Turning Family History into Stories
by Sheila Johnson
My historical romance, Waireka – Maori for sweet waters– began as a fictionalised account of a real family story.
A distant relative of my Father’s wrote an account of his first ancestors arrival in New Zealand from Scotland. The story my relative shared was captivating as it explored the difficult conditions of my relatives as early nineteenth century pioneers arriving in a very different country to the Britain they were used to. Then New Zealand was a country covered in thick bush with many flightless birds and few animals and of course the native Maori people. I realised just how brave and tenacious my relatives and the early settlers had to be to survive in such conditions. Not only did my relatives manage to survive but they obtained good farming land in the Wairarapa, an area north east of Wellington and set up a dairy farm. They went on to develop a successful dairy herd and become some of the first farmers to transport butter across the two islands of New Zealand. I felt this interesting story needed to be shared and having a love of history, although I’d never attempted historical fiction before, I decided that this historical account would make a really good story.
I called my book Waireka, because there is a river than runs through the farm, making the pastures sweet. I then set myself the task of researching the conditions the emigrants might have experienced on the long sea voyages of that time and then what they might expect to find on landing in the new country. In the original account, my young relative travelled from Scotland as a nursemaid to a Presbyterian minister and his family and met her husband to be on the ship, they married and went to Australia for the gold rush, only re-locating to New Zealand when they found the Australian climate unsuitable. I have omitted the Australian part of the story, having very little knowledge of this vast continent. I also changed the simple account of the couple meeting, marrying and eventually running a dairy farm. I realised that I needed to introduce some elements of conflict and tension into my story, the essentials of a good plot.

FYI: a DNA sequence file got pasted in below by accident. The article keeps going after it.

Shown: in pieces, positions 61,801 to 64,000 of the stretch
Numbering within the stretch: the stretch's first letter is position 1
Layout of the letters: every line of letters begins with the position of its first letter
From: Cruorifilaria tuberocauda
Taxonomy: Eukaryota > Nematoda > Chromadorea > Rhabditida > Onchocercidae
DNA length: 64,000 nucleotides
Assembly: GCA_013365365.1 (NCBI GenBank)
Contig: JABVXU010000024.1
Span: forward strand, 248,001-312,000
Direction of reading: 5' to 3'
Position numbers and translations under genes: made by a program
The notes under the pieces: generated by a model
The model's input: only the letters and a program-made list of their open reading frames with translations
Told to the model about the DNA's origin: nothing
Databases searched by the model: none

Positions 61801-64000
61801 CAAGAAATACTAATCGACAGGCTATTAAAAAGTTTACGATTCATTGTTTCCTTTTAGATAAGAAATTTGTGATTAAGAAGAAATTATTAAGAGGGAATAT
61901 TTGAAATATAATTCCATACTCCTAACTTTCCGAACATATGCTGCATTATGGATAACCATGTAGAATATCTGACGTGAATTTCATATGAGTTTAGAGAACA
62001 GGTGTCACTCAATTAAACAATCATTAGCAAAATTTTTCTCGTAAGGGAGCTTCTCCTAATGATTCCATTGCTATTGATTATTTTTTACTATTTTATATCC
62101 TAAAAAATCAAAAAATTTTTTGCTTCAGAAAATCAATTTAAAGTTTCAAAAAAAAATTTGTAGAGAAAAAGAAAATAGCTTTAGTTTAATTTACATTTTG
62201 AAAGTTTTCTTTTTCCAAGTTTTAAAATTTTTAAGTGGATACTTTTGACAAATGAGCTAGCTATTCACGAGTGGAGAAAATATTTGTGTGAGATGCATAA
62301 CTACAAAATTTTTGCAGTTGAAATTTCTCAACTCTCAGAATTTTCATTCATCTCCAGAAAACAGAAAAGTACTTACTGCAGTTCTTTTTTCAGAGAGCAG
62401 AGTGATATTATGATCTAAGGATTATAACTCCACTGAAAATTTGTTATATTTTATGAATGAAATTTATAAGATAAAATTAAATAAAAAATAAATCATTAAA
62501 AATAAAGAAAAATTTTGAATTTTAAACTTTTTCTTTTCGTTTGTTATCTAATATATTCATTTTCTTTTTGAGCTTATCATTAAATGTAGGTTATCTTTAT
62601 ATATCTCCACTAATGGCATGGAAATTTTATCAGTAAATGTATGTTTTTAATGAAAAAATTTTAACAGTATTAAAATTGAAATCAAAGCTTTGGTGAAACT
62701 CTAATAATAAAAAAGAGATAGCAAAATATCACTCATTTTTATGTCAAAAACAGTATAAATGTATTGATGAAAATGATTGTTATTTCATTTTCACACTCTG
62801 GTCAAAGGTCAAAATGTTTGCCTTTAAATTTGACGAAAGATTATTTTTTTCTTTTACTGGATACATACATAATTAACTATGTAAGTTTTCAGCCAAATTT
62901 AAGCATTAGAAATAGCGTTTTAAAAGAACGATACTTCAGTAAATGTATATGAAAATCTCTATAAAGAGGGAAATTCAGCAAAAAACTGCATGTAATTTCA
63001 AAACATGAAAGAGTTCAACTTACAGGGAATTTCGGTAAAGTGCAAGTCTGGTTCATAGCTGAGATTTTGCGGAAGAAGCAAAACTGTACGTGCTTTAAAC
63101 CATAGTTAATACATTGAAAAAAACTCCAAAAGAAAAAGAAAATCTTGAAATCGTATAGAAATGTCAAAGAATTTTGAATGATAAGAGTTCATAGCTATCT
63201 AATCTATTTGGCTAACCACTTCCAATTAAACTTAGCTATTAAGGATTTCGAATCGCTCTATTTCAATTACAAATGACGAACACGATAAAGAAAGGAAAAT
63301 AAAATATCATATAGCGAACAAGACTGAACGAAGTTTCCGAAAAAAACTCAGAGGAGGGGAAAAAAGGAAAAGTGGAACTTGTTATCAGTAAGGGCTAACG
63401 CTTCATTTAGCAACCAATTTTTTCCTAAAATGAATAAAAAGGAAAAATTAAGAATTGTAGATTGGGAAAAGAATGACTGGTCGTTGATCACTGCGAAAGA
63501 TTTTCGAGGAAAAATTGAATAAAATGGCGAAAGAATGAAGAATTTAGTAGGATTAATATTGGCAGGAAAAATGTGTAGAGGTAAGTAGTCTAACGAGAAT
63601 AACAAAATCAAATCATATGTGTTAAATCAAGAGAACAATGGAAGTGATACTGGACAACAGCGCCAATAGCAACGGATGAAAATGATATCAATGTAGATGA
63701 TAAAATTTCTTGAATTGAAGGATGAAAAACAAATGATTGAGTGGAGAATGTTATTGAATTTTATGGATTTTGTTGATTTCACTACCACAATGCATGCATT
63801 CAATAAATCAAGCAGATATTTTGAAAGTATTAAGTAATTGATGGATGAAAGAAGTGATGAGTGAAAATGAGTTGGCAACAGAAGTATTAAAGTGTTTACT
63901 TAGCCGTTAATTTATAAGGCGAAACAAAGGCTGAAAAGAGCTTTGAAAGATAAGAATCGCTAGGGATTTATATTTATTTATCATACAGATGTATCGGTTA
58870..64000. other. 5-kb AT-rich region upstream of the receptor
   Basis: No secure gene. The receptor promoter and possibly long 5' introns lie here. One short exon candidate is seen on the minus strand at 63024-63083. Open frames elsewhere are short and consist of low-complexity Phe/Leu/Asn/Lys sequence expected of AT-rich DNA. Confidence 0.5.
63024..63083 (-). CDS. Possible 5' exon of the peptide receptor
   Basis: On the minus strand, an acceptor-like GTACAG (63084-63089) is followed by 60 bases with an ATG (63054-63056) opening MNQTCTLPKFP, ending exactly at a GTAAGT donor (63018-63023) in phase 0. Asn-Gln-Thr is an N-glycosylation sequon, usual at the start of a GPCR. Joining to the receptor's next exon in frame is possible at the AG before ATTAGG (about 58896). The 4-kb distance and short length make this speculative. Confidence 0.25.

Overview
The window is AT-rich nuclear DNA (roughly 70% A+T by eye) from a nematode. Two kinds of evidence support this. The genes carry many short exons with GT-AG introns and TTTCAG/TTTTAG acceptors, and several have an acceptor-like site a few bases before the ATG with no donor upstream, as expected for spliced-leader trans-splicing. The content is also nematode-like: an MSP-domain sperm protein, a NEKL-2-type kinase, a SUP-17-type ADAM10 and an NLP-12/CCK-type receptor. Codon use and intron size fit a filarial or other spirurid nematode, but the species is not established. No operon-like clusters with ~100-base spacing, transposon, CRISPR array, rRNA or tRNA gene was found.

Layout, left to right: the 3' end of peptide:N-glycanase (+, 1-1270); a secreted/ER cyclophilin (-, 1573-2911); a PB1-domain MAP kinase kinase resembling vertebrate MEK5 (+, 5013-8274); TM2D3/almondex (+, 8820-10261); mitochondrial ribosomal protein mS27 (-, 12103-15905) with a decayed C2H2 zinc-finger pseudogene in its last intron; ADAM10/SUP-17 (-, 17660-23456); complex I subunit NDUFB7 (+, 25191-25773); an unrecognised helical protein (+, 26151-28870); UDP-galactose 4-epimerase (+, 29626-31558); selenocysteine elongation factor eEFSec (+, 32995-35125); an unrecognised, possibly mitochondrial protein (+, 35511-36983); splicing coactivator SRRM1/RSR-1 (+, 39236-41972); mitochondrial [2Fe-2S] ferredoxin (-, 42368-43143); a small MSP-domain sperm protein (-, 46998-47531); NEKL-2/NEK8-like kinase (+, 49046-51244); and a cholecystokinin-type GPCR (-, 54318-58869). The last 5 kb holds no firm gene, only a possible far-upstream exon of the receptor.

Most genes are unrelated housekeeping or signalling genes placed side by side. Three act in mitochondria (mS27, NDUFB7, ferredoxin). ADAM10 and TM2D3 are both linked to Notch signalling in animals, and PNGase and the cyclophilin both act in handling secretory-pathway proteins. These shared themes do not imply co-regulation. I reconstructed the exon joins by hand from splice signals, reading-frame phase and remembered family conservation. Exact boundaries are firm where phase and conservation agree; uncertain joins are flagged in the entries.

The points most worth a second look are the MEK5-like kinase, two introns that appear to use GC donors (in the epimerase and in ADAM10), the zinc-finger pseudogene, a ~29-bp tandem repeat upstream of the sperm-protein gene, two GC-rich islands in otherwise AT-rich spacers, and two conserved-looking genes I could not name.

In my story, Eliza sets off to New Zealand as a nursemaid to a local minister’s family and meets her man, Alister during the voyage. They then marry but events beyond their control mean that an element of conflict is created in their relationship.
Alister is skilled as a carpenter and builder, a useful skill to have in a newly developing country and he begins by using this very practical talent while he saves money and looks out for an opportunity to acquire some good farming land. This search is made more difficult for him in my account of events, as I use this circumstance and others to introduce genuine historical events into my story. Eventually, the couple find their farming land in the Wairarapa area of New Zealand. I have retained the same area as in the historical account, as I discovered in my research that this is some of the best grazing land on the north island of New Zealand. I have however, fictionalised the place names, the farm name and of course, the names of my characters.